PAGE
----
By admin | February 26, 2013
By Richard Allen
If I were to list my favorite NASCAR race tracks, the giant super speedways would be among my top-5. I have always looked forward to the races held at the Daytona International Speedway and the Talladega Super Speedway. So, it is a difficult thing for me to ask, but is it time to rethink racing on these two tracks? Or at least, is it time to think about drastic changes in the way races are run at these two facilities?
After this past Saturday’s Nationwide Series race in Daytona in which pieces and parts from Kyle Larson’s car went into the grandstand area and injured more than 20 fans, two critically, the question of what comes next has to be asked.
In 1987, Bobby Allison’s car blew a tire and went airborne as the driver roared through the tri-oval section of the track in Talladega. The flying racer then sailed into the catch fence and ripped a large portion of that protective barrier down. Fortunately, the car was hurled back onto the track rather than into the crowded seating area.
At that time, cars ran at speeds well over 200mph around NASCAR two fastest raceways. Fearing that such high speeds would lead to more crashes similar to the one Allison experienced, the sanctioning body implemented restrictor plates on the engines used on those tracks. By cutting back the air flow into the engines, horsepower was drastically reduced and speeds were lowered.
A side effect of the restrictor plates was that cars tended to race in tightly bunched packs. As a result, ‘The Big One’ became a part of the NASCAR vernacular to describe the multi-car wrecks that often took place at Daytona and Talladega. With speeds still relatively high and cars bouncing off of each other during those massive crashes, cars still occasionally went airborne.
Saturday’s crash provided a vivid reminder of the fact that cars are still quite capable of leaving the track surface, even with restrictor plates.
But pack racing isn’t necessarily the real cause of the crashes, speed is. As the video linked above shows, Allison’s 1987 crash was initially a single-car incident.
In 2009, Carl Edwards flew into the catch fenceat Talladega very close to the same spot where the Allison incident took place. In that case, there were only two cars initially involved in the crash(with a third making contact after the No. 99 car went airborne) as Edwards was bumped by Brad Keselowski. That accident injured seven fans.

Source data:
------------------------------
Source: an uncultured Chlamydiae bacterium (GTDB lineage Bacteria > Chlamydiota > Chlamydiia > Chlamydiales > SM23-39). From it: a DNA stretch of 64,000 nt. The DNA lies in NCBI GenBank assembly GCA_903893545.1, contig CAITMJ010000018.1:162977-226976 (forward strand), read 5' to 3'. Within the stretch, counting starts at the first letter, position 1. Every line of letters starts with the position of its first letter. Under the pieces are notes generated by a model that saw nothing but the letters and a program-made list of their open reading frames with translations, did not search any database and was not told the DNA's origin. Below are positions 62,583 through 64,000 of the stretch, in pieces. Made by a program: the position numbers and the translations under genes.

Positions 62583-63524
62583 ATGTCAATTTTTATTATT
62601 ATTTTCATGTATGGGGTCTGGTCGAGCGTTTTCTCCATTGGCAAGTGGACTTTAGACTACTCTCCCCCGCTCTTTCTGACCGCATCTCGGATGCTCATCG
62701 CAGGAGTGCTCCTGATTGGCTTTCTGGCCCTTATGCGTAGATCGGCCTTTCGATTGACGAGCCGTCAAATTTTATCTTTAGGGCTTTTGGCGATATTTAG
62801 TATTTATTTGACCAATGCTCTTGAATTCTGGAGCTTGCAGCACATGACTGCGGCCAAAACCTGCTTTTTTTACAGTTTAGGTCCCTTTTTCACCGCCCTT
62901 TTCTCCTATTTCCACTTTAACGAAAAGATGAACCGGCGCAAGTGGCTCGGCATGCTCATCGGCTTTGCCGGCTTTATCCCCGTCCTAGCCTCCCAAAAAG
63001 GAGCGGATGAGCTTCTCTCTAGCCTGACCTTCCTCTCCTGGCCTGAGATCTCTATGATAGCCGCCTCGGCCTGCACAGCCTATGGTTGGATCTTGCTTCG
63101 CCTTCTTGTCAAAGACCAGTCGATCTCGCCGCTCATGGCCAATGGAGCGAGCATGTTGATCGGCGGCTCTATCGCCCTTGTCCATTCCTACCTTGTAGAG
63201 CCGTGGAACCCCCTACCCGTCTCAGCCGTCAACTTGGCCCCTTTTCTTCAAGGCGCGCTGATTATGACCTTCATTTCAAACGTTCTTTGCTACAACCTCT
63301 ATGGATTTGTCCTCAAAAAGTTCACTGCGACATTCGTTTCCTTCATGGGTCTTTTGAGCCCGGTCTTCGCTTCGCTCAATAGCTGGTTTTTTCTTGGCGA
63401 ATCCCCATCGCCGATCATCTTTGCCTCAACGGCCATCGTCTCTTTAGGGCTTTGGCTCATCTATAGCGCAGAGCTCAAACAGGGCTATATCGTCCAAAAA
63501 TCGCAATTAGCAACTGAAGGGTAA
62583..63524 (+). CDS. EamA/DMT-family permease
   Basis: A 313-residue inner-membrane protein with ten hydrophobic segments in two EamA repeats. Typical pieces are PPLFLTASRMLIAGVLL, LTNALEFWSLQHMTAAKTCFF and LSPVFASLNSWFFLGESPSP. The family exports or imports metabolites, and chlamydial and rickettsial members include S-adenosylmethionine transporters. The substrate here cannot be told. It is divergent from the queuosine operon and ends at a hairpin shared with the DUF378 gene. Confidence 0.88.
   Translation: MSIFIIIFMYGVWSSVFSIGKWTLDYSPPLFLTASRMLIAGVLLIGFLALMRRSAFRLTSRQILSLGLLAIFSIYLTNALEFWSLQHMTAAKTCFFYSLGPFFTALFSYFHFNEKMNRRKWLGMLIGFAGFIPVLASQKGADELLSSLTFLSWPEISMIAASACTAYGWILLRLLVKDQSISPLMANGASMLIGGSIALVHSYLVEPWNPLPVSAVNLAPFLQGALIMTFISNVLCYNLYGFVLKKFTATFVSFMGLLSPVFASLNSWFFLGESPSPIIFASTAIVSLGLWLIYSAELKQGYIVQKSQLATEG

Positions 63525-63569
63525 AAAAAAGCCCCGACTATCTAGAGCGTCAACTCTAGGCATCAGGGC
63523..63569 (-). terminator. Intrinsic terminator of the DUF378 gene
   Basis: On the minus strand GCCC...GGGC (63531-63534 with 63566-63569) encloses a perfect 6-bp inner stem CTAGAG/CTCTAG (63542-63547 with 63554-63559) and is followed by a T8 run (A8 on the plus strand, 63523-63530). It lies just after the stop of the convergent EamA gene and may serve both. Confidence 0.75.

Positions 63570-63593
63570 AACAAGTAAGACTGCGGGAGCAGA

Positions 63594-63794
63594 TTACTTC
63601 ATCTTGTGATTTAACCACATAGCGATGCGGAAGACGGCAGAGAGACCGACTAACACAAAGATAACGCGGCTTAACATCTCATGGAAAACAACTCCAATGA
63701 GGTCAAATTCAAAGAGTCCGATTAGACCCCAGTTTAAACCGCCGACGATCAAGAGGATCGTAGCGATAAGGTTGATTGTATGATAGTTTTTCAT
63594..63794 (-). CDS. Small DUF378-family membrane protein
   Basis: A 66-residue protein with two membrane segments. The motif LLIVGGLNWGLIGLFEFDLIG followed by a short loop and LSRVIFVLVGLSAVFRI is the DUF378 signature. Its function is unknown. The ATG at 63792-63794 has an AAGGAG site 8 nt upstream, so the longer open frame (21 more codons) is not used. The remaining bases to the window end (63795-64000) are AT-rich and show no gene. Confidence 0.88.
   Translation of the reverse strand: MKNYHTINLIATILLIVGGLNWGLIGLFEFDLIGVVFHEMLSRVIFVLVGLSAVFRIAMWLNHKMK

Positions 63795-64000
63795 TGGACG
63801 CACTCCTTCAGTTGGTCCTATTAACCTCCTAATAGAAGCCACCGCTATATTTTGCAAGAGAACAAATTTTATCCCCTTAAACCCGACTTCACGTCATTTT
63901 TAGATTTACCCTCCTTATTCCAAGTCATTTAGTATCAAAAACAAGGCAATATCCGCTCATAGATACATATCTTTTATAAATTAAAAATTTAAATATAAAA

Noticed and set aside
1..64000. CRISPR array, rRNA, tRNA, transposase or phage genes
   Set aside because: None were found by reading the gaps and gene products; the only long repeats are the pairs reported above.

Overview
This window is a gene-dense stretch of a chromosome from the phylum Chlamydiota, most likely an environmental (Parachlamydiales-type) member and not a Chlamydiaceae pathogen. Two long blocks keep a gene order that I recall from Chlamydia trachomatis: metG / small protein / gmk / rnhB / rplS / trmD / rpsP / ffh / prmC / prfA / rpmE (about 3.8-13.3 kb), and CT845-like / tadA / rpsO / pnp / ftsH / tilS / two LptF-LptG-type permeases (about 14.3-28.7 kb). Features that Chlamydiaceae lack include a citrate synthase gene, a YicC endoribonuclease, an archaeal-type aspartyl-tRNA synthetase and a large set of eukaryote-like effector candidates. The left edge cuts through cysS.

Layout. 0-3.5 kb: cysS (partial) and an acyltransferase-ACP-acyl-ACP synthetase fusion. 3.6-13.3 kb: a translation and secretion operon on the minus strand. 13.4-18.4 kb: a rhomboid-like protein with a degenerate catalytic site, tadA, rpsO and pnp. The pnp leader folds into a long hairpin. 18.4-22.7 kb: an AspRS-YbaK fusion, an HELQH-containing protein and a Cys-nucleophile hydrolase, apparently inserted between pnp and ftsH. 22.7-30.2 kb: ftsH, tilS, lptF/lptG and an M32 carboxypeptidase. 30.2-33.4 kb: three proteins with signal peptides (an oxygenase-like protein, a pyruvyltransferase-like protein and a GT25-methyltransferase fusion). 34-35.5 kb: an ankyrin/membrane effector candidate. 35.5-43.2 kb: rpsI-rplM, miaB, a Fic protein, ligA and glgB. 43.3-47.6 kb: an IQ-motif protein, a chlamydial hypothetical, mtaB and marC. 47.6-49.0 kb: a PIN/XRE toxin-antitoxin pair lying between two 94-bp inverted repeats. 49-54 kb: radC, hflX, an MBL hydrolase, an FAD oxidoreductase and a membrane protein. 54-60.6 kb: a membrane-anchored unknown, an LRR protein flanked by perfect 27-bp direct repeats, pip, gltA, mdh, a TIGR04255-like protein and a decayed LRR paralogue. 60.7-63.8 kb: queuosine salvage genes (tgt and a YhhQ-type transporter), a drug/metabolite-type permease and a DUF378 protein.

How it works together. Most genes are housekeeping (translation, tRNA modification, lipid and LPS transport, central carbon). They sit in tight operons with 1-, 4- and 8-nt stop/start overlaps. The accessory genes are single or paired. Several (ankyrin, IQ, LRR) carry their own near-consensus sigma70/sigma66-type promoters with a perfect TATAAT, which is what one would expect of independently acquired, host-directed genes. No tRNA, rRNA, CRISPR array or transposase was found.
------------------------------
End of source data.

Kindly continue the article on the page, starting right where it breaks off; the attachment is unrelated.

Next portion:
In the Sprint Cup race last fall at Talladega, Tony Stewart’s car left the track surface after contact from another car. Fortunately, that incident occurred in a section of the track where there are no grandstands, but the car did go into the air as other cars forced it off the ground.
With all of those examples, some the result of pack racing and some not, it’s rather obvious that there is a danger involved in racing at Daytona and Talladega to both competitors and spectators. So, what should be done?
Making no changes at all can’t be considered a reasonable answer to that question. And further, whatever changes occur ought to be drastic ones.
Adjusting the size of the restrictor plate has been tried multiple times in the past. The plates have been made smaller but the cars are still going airborne. The answer has to be something other than that.
Typically, when I write a column such as this, I try to offer a suggested solution to what I perceive as a problem. In this instance, I honestly don’t know what the answer is.
Perhaps not selling tickets in certain sections of the grandstands and offering some sort of expanded Pay Per View television package for these races could be considered. That would also open up the possibility of running mid-week races at night as well. However, NASCAR just signed a new television contractwith its current network partners and that would have to be re-worked for such offerings. It would be highly unlikely that any such re-working could or would take place.
More realistically, some sort of reinventing of the catch fence and other safety devices is going to have to take place. Some have pointed to the catch fence as an area that can and should be addressed after Saturday’s crash. NASCAR has just performed such a reinvention of the track drying system so it is not out of the realm of possibility that a similar change could be made in the way of safety regarding the protective retainers. A sort of SAFER Barrier for the fans similar to that which now protects drivers from hard impacts with walls.
Whatever the solution to improve safety at Daytona and Talladega, it needs to come sooner rather than later. Another incident that results in a car or pieces of a car going into the grandstands could produce an unthinkable result.
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